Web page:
In July Oracle announced it was buying NetSuite. IT pundits suggested that would be a positive outcome for a NetSuite platform that struggles to keep up with its main competitor in the cloud: Microsoft Dynamics.
NetSuite’s biggest claim to fame was that they had the foresight to jump in the cloud before the IoT began to rule the world.
But NetSuite has struggled to gain and retain market share, primarily, many would say, due to serious shortcomings.
Here are 10 reasons why the Oracle NetSuite acquisition matters to your business:
- NetSuite lacks the intuitiveness found on platforms like Microsoft Dynamics.
- Speaking of UX, NetSuite customer support is, at best, a frustration-laden experience.
- Interestingly, you’ll pay more for poor customer service. NetSuite changes add-on feeds of 22.5 to 37.5% for phone and email help. This is significantly higher than other hosted ERP systems.
- When it comes to full spectrum ERP flexibility, NetSuite notoriously lacks the customization found in Microsoft Dynamics.
- NetSuite customization tools, where they offer them, are both limited in function and not user friendly.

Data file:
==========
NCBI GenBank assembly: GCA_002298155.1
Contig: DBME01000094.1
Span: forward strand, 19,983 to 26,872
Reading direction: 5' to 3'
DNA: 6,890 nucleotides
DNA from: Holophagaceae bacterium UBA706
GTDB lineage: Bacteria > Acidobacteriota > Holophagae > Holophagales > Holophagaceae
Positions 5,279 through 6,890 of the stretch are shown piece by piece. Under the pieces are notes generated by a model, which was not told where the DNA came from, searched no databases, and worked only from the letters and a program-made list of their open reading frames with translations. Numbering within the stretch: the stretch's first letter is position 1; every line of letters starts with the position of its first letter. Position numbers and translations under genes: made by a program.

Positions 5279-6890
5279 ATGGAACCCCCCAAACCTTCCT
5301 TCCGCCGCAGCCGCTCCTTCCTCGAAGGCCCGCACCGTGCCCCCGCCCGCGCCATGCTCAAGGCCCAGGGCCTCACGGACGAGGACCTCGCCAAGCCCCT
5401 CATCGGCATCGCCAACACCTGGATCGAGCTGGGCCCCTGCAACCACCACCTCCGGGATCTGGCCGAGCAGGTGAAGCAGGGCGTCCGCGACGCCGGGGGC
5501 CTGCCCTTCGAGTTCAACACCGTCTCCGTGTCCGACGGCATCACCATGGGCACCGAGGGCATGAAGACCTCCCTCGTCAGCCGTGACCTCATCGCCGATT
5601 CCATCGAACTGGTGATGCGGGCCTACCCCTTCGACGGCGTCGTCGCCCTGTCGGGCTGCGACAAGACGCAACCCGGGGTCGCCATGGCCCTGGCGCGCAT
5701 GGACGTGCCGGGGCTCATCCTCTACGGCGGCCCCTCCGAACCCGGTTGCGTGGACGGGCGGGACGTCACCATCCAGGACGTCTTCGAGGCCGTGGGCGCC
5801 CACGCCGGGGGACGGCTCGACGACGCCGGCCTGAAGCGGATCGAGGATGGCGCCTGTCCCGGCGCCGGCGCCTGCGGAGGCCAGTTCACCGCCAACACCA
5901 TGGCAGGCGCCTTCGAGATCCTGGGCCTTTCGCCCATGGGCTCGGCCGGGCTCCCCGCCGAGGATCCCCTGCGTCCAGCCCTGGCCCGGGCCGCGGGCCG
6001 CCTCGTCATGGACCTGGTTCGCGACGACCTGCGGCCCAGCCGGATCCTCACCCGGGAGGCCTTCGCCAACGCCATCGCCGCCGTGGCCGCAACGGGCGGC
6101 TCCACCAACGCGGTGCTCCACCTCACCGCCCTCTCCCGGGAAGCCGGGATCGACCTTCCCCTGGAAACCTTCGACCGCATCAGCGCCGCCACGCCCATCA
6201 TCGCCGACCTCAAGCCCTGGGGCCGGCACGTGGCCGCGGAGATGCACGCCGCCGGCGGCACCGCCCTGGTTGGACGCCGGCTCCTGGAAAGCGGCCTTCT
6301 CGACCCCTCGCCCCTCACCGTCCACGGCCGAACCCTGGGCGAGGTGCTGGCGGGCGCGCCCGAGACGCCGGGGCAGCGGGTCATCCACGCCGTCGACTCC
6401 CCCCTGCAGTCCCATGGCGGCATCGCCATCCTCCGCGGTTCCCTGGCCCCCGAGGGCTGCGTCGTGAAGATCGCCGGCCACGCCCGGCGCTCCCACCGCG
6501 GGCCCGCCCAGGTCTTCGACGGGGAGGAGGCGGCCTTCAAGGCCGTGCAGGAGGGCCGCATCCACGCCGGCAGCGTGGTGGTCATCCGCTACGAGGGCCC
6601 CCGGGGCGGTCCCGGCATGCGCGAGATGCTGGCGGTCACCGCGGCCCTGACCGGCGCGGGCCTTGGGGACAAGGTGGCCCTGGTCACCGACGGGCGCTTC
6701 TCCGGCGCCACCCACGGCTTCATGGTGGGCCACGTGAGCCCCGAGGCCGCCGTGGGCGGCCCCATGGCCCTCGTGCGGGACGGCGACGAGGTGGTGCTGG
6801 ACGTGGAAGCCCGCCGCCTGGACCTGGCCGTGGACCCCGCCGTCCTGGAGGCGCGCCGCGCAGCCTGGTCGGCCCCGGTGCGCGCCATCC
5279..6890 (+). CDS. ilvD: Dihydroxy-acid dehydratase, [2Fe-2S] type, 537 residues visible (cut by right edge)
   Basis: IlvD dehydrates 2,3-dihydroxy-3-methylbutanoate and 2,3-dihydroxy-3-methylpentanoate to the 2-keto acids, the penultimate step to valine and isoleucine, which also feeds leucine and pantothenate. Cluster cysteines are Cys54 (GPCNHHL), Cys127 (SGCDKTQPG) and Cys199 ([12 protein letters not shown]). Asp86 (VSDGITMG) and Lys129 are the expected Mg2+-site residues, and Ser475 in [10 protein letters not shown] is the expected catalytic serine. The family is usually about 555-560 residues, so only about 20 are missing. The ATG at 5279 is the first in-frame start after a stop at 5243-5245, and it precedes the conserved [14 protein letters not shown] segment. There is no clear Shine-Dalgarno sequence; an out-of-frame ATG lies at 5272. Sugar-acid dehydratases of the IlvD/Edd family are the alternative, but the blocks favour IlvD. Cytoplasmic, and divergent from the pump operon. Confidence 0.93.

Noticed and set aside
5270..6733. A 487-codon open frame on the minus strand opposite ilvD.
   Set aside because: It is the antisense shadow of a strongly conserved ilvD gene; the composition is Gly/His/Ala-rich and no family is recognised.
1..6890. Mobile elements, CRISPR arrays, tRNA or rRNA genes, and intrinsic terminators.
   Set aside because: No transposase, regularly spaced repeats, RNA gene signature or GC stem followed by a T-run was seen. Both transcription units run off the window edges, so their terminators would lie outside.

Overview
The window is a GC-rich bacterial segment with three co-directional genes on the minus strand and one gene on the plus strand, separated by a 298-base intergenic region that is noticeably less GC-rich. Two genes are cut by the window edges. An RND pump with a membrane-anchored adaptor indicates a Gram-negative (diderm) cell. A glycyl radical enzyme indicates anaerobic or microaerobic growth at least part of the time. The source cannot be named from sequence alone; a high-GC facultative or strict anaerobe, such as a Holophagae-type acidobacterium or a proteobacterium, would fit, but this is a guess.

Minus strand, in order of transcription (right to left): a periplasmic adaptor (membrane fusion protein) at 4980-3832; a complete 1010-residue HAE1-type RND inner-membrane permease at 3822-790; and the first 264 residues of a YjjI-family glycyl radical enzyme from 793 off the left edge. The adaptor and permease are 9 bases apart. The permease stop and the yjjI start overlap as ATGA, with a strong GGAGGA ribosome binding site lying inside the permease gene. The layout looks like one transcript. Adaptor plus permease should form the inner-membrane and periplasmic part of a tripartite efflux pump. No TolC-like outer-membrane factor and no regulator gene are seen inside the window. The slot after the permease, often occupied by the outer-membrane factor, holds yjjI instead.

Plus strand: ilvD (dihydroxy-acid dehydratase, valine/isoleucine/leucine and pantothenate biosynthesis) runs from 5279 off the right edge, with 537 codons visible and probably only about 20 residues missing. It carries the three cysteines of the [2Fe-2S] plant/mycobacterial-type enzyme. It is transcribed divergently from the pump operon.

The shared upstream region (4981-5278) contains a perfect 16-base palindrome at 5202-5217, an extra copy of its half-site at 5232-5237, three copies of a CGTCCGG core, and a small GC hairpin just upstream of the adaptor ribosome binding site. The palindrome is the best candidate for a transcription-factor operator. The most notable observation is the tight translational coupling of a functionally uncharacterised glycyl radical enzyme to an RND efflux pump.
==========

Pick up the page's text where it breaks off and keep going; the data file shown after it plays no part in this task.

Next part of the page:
- While cloud hosting is wonderful, being stuck in the cloud without an in-house option is a career-limiting move.
- As you might imagine, NetSuite has a “turn and burn” customer retention rate, which is unacceptably high by industry standards.
- NetSuite lacks the robust network of certified partners that comes standard with platforms like Dynamics GP.
- NetSuite users dread product upgrades. NetSuite has continued to use an archaic phased release approach that resembles an on-site upgrade instead of the all-at-once approach of most SaaS companies. The end result? Experienced NetSuite users wait unit a new release has gone through several iterations before upgrading.
- As you might imagine, the real-world outcome of these problems is that NetSuite suffers from a reputation problem in the industry. NetSuite business partners, as well as users (or former users) have been using social media to voice their frustrations with the platform. Poor customer care, constant price increases, system downtime and product instability have left NetSuite with a shaky market position and a bad rap in IT and ERP land.
Oracle really has their work cut out for them. How will they be able to repair the reputation of a software provider that has been pushing a product that most say simply can’t compete with any of the Microsoft Dynamics modules, including GP, CRM and NAV?
Obviously, Oracle has acquired an aggressive NetSuite sales climate, so if they can improve the product and processes behind it, then they should be able to focus on rebuilding market share. Or can they? When you consider that certified distributors and IT consultants – not sales people – offer Microsoft Dynamics it takes away the “hard sell” environment that many have considered a real detriment to NetSuite.
The IT world is watching the Oracle NetSuite acquisition to see what happens next.